Thursday, 20 March 2008

Best Companies and business performance

As I move towards the end of this short series of posts on HR metrics, I want to note some of the other recent research and reports which support making a positive conclusion about people management and its link to the bottom line (a fuller review or earlier research is included in my book).

These range from 'pop research' to more thorough analysis.

In the former category, you've got things like the significant positive difference between the Sunday Times / Fortune best companies to work for and the FTSE / S&P indices. These look at employee's satisfaction with different elements of their experience at work, and so do provide evidence of a correlation between people management practices and business results.

I can't find the graph that was included in the Sunday Times best 100 companies supplement this year (the graphic here is from 2007) but the 31 of these companies which are listed in the UK have performed twice as well as their FTSE 100 rivals during the last five years.

I'd find this quite convincing if I hadn't worked for one of these companies recently, and know just how little they really value the human capital provided by their people.
Anyway. Looking at the 2008 graphic, the performance of best companies and FTSE companies don't seem to be that different during this last year.
This supports the findings of a 2008 study conducted by UBS into the share (stock) price performance of the Fortune best companies (confusingly, these are the equivalent of the the UK's FT best workplaces) which are covered by the firm. This study noted that over the medium term, employee satisfaction does seem to drive a higher company share price. But over the last two years, UBS found the best companies performed negatively relatively to the general index.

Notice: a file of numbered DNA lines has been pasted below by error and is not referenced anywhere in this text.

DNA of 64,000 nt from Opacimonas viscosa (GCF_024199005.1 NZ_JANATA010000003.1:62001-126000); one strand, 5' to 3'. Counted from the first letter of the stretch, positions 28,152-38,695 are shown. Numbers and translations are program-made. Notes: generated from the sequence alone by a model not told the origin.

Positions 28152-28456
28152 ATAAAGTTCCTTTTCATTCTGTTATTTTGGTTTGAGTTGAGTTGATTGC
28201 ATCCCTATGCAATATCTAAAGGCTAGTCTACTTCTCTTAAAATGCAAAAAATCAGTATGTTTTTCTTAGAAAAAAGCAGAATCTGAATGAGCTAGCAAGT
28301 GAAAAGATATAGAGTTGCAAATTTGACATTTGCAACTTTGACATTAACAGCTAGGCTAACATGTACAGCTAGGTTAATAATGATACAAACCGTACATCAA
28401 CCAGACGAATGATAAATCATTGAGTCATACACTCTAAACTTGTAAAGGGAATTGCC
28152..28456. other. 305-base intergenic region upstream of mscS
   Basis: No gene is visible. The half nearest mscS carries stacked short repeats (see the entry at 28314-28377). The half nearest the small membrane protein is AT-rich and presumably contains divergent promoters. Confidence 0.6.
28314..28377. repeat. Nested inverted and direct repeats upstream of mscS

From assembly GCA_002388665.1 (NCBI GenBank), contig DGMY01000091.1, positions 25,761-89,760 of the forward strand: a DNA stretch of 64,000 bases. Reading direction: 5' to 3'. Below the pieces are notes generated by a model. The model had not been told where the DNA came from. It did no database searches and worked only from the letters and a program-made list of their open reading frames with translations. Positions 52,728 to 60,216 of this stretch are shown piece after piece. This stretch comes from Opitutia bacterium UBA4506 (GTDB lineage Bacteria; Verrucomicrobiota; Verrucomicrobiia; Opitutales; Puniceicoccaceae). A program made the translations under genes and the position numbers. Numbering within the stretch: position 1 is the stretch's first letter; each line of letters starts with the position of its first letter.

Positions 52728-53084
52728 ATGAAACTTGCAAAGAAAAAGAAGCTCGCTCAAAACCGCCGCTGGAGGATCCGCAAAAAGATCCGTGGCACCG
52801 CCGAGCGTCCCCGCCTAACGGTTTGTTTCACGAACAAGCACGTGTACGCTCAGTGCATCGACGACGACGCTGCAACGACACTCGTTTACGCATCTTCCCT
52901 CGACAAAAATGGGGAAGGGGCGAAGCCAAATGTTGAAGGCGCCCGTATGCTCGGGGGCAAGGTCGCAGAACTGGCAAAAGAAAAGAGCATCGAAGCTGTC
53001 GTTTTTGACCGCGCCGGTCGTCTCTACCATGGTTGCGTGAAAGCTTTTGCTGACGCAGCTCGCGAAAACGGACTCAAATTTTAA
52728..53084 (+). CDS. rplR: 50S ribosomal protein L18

UBS think that over the last two years, share prices "were driven more by sentiment than by fundamentals".
They explain:
"Employee satisfaction is a long term driver of value. In the short run, the dominant driver of share price volatility is more likely to be increased uncertainty and risk aversion from the credit crunch, and uncertainty surrounding financial markets and economies, as well as increased political risk in some regions. In current market conditions, long term drivers of intangible value may be taking a back seat."
So employee satisfaction / human capital performance are still driving value; they're just not being recognised in companies' share prices at the moment (and therefore , now should be a good time to invest in 'best companies' combining strong human capital performance with sound financials).
Anyone up for forming an investment club?

1 comment:

  1. This is a very important area for HR moving forward. Perhaps part of the issue is that HR itself isn't able to express how its various levers can provide competitive advantage to organisations? Keep up the good work Jon and - up the revolution!


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